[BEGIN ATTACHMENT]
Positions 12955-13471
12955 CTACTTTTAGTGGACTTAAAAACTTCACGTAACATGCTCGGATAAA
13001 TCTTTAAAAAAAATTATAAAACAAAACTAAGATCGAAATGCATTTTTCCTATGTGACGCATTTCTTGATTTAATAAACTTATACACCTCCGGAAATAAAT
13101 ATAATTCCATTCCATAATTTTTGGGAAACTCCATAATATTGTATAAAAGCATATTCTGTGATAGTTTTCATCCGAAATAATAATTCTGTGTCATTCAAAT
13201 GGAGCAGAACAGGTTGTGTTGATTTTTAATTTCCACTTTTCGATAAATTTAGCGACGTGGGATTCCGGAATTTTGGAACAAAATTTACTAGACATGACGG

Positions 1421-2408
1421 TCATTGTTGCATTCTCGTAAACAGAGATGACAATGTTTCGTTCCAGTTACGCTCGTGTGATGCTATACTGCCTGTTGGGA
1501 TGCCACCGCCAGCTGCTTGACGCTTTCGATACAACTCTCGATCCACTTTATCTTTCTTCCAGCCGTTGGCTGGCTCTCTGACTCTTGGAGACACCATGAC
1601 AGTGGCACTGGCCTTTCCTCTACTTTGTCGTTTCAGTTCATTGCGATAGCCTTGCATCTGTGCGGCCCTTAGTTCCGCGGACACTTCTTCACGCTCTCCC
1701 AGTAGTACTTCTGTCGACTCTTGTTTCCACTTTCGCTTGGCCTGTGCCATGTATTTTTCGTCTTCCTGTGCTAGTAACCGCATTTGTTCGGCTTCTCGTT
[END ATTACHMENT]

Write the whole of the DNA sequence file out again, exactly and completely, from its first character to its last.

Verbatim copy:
Positions 12955-13471
12955 CTACTTTTAGTGGACTTAAAAACTTCACGTAACATGCTCGGATAAA
13001 TCTTTAAAAAAAATTATAAAACAAAACTAAGATCGAAATGCATTTTTCCTATGTGACGCATTTCTTGATTTAATAAACTTATACACCTCCGGAAATAAAT
13101 ATAATTCCATTCCATAATTTTTGGGAAACTCCATAATATTGTATAAAAGCATATTCTGTGATAGTTTTCATCCGAAATAATAATTCTGTGTCATTCAAAT
13201 GGAGCAGAACAGGTTGTGTTGATTTTTAATTTCCACTTTTCGATAAATTTAGCGACGTGGGATTCCGGAATTTTGGAACAAAATTTACTAGACATGACGG

Positions 1421-2408
1421 TCATTGTTGCATTCTCGTAAACAGAGATGACAATGTTTCGTTCCAGTTACGCTCGTGTGATGCTATACTGCCTGTTGGGA
1501 TGCCACCGCCAGCTGCTTGACGCTTTCGATACAACTCTCGATCCACTTTATCTTTCTTCCAGCCGTTGGCTGGCTCTCTGACTCTTGGAGACACCATGAC
1601 AGTGGCACTGGCCTTTCCTCTACTTTGTCGTTTCAGTTCATTGCGATAGCCTTGCATCTGTGCGGCCCTTAGTTCCGCGGACACTTCTTCACGCTCTCCC
1701 AGTAGTACTTCTGTCGACTCTTGTTTCCACTTTCGCTTGGCCTGTGCCATGTATTTTTCGTCTTCCTGTGCTAGTAACCGCATTTGTTCGGCTTCTCGTT